Los Angeles Dodgers pitcher Zack Greinke held the Arizona Diamondbacks to one run over six innings Friday, allowing two runs or fewer in a 16th consecutive regular-season start.
Per Elias Sports Bureau (via ESPN.com), Greinke is just the second pitcher who debuted after 1900 to piece together such a streak, joining Ferdie Schupp, who had exactly 16 consecutive starts allowing two runs or fewer between the 1916 and 1917 seasons as a member of the New York Giants.
Of course, Schupp played during the dead-ball era, when runs were at a premium. His 1917 New York Giants, for example, scored 4.12 runs per game and allowed a meager 2.97. That team was actually an offensive powerhouse, as the eight National League clubs averaged just 3.53 runs per game in 1917.
Greinke is also pitching in a pitcher-friendly era, but the major league average across all 30 teams last season was 4.17 runs per game. While that figure was an even 4.00 runs for the 16 National League teams, the scoring still easily outweighs the 3.53 runs averaged by NL clubs in 1917.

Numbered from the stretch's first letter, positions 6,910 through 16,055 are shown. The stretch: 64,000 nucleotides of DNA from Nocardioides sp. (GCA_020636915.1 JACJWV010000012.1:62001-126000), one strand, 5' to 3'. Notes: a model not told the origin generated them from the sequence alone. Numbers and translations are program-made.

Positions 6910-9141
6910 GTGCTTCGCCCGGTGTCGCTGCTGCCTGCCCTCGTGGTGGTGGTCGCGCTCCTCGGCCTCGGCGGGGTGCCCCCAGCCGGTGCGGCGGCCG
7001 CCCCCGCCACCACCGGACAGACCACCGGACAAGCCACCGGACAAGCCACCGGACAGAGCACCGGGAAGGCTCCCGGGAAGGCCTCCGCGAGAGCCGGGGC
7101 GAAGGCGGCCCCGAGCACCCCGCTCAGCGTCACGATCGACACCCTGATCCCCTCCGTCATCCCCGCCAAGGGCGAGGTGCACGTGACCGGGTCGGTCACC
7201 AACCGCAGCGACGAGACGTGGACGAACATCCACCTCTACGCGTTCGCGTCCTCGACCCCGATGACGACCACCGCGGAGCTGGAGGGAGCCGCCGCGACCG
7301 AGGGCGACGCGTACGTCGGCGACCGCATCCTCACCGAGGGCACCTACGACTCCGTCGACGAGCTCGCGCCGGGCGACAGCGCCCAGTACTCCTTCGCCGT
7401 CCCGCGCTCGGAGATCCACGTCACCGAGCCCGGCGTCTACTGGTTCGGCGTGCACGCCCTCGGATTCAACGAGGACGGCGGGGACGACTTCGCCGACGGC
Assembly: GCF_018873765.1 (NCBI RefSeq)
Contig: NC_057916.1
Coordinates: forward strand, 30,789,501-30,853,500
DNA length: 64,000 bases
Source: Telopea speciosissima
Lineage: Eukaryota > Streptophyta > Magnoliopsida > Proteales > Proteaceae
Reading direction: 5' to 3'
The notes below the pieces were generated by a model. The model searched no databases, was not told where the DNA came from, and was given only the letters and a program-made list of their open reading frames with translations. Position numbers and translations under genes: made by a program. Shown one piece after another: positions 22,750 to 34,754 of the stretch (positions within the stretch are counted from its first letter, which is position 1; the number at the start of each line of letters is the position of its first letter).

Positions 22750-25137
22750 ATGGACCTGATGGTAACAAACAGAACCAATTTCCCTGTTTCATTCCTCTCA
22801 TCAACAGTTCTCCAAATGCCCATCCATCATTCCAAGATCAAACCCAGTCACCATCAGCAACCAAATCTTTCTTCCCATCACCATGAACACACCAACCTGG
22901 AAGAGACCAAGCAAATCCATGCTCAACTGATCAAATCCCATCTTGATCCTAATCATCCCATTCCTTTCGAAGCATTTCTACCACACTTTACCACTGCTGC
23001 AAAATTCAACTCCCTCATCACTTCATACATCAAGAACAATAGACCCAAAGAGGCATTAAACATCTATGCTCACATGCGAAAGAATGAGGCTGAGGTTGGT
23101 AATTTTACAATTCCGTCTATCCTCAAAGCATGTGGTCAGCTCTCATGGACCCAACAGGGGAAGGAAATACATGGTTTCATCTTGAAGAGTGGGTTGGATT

Greinke's streak—which started with a two-run performance against the New York Yankees on July 30, 2013—has included three starts allowing no runs, six allowing one run and seven two-run outings.
He's gone a minimum of five innings in all 16 starts, only once failing to toss six innings. The lone five-inning start—Sept. 22 against the San Diego Padres—was actually one of Greinke's better performances during the streak, but he was taken out early to stay fresh for the playoffs.
Speaking of which, Greinke held his opponent to two runs in each of his three postseason starts last year, meaning that his streak is actually at 19 games, if you count the playoffs.
The 30-year-old right-hander can grab sole possession of a small piece of history in his next outing, as no pitcher who debuted after 1900 has strung together 17 consecutive starts allowing two runs of fewer.
That next outing is scheduled for Wednesday against the Philadelphia Phillies, and Greinke will likely be up against left-hander Cole Hamels, who is expected to make his 2014 debut after dealing with a biceps injury, per The Philadelphia Inquirer's Matt Gelb.
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